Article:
Convicted murder Gene T. Meyers's arraignment on four new charges of solicitation for murder took place yesterday not in a courtroom, but in the gymnasium of the Prince George's County detention center.

No judge, commissioner, prosecutor of defense attorney was present. The defendant did not center a plea and the public was barred from the proceeding because no one can enter the detention center without official authorization, which could not be obtained by a reporter.

This unusual procedure is standard practice in Prince George's County under 11-month-old Circuit Cout rule 723. The - passed down by the Matyland Court of Appeals - in effect abolishes the arraignment procedure.

The original purpose of the arraignment was to meet the requirement of the constitution, which says that anyone charged with a crime, "Has a right to be informed of the nature and cause of the accusation."

Thus, at an arraignment, the accuse was read the charges against him and the indictment detailing the charges. He then made a plea of guilt or not guilty.

In recent years, reading an indictment has, in the eyes of many, become unnecessary. "The court (of appeals) was attempting to save time by cutting short a formality," Prince George's County Chief Judge Ernest A. Loveless said. "Under the rule the defendant is still informed of all his rights, but a judge does not have to be present to hear the proceeding

Under rule 723 only the following takes place at what used to be an arraignment: The charges against the defendant are read, and so are a list of his constitutional rights. He is told that he has a right to an attorney and the method by which he may obtain one is explained.

A second reason why defendant Meyer never left the jail yesterday was a decision by Loveless that a defendant in jail would have his "arraignment," in jail. In cases where a defendant is out on bond he now comes to the county courthouse where the clerk carries out the "arraignment."

"I simply felt that under the new rule passed by the court last July this would be a proper procedure to follow," Loveless said yesterday. "We save court time and cut down on the security risk."

Loveless said he had no problem, with the concept of the procedure being carried out in provate, "because it really isn't an arraignment. The arraignment has, more or less, been abolished."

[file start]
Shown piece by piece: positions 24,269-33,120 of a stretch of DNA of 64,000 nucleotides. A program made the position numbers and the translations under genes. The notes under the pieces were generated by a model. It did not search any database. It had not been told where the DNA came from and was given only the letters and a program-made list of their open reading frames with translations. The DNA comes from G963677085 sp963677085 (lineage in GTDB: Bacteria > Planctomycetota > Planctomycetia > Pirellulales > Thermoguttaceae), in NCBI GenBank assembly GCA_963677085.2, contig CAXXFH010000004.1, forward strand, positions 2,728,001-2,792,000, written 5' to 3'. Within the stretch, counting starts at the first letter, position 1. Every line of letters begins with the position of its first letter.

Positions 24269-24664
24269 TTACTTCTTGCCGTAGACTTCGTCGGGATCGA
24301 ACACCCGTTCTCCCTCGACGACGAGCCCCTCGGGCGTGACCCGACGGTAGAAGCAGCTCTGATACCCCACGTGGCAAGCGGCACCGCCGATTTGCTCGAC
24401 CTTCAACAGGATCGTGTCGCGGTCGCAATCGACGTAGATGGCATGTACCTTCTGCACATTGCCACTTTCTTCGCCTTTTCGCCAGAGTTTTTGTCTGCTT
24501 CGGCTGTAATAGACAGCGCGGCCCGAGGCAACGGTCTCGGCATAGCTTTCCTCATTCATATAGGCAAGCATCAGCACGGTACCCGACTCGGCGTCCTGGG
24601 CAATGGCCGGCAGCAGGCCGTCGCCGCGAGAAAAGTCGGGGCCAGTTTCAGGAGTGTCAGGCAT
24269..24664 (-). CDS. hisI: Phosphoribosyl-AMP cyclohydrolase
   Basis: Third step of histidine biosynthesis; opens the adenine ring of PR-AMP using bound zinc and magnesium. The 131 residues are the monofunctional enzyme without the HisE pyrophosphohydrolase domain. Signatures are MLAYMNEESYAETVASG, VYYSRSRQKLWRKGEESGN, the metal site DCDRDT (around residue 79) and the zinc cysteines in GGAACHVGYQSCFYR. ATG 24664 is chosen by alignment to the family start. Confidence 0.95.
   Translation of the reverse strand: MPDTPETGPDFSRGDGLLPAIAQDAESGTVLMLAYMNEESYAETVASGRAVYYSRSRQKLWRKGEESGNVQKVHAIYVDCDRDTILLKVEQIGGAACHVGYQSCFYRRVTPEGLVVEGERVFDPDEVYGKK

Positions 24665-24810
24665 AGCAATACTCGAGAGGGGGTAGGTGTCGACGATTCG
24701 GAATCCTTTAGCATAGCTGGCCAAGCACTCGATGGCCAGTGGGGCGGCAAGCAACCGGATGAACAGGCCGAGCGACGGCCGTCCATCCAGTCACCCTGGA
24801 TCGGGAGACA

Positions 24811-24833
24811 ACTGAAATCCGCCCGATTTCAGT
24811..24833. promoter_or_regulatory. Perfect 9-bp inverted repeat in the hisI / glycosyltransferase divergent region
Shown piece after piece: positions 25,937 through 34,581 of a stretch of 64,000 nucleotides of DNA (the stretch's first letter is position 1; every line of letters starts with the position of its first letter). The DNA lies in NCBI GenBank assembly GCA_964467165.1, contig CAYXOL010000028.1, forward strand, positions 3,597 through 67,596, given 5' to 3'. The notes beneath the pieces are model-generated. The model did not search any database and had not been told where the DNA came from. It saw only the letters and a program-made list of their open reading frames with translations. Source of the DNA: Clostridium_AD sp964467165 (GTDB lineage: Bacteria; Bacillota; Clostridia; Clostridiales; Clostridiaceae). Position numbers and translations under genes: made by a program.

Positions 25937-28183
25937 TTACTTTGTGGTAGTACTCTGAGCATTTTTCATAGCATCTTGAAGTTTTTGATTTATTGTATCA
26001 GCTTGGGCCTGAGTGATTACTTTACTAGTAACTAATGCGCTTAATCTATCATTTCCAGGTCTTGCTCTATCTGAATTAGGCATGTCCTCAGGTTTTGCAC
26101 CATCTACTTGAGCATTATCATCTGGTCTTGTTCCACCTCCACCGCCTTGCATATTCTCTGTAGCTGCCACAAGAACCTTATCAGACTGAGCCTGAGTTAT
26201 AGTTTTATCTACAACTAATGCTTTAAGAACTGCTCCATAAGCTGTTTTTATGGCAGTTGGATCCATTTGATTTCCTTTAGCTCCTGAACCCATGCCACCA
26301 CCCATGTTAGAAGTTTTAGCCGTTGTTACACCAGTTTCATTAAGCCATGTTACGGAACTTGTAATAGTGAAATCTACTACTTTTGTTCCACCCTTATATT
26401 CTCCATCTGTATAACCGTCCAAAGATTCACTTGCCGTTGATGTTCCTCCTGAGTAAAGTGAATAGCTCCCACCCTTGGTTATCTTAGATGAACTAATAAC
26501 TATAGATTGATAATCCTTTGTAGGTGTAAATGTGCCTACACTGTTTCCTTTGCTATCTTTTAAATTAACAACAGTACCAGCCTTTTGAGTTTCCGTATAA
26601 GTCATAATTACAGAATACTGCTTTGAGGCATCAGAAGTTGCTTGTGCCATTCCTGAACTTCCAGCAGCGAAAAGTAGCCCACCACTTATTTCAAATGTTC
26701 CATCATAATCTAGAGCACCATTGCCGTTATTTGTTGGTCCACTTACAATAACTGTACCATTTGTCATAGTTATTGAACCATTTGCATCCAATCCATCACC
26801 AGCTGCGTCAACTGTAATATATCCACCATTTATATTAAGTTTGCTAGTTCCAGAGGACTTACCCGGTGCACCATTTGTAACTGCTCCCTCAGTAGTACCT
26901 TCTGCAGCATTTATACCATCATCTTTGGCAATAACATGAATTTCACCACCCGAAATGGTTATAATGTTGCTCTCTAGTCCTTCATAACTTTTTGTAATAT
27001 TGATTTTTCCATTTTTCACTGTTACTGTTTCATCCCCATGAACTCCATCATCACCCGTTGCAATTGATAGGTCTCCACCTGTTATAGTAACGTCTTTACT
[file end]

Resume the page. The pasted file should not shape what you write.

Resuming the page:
In Prince George's County now, a defendant appears before a judge prior to trial only if no attorney has formally taken his case seven days after the "arraignment."

A survey yesterday of four other Maryland counties - Montgomery, Baltimore, Queen Anne's and Anne Arundel - revealed that arraignment proceedings are still carried out there in court before a judge.

"(The new proceudre) is really a nonarraignment arraignment" Mont gomery County state's yesterday. "But it's still listed on an arraignment docket and does take place in court."

Randy Baker, director of an American Bar Association project to chat changes in criminal justice procedures around the county, said the ABA has no standard suggested procedures for arraignment.

"We have 18 volumes out on law procedures but they don't include anything on arraignment," he said. "Right now we're trying to raise funds to put out a volume on the charges process.

"My gut feeling on this is that a jail-house arriagnment is not a good thing," he continued. "If someone is to be charged with a public charges it should be done in public. I also don't think a jail is a good place to do that sort things. The surroundings are not right."

Meyer 28, was arrigned," in the jail's gym yesterday on four charges of soliciting murder while he was in the county detention center.

On Tuesday Meyer was sentenced to life in prison for the Sept. 23, 1977, stabbing murder of Carol Ann Lewis 28, and an additional 30 years for the murder of Lewis's 4-month-old daughter, Heather.

Moments after Meyer was sentenced by Judge Jacob S. Levin, prosecutor Joseph Sauerwein introduced Maryland State Police Capt. Frank Mazzone to the court, revealing that Mazzone, posing as an attorney, had been solicited by Meyer to commit murder during meetings in the jail between May 8 and 15.

According to Saurewein, Meyer had offered to pay Mazzone $40,000 to murder his wife, Hortensia, Lon A. Lewis, his convicted partner in the "you-kill-my wife, I'll -kill-yours," murder plotthat led to the Sept. 23 killings, and ultimately the twocounty police officers who had testified against him.

Moments after Sauerwein revealed Mazzone's true identity, Meyer fainted in the courtroom and had to be taken from the courthouse on a stretcher. He was treated at Prince George's County Hospital and returned to the detention center several hours later.

Arthus A. Marshall JR., state's attorney for Prince George's County, said yesterday he had no comment to make on Rule 723 or on the way it was being implemented in the county. "We just implemented the rules as they're given to us," he said.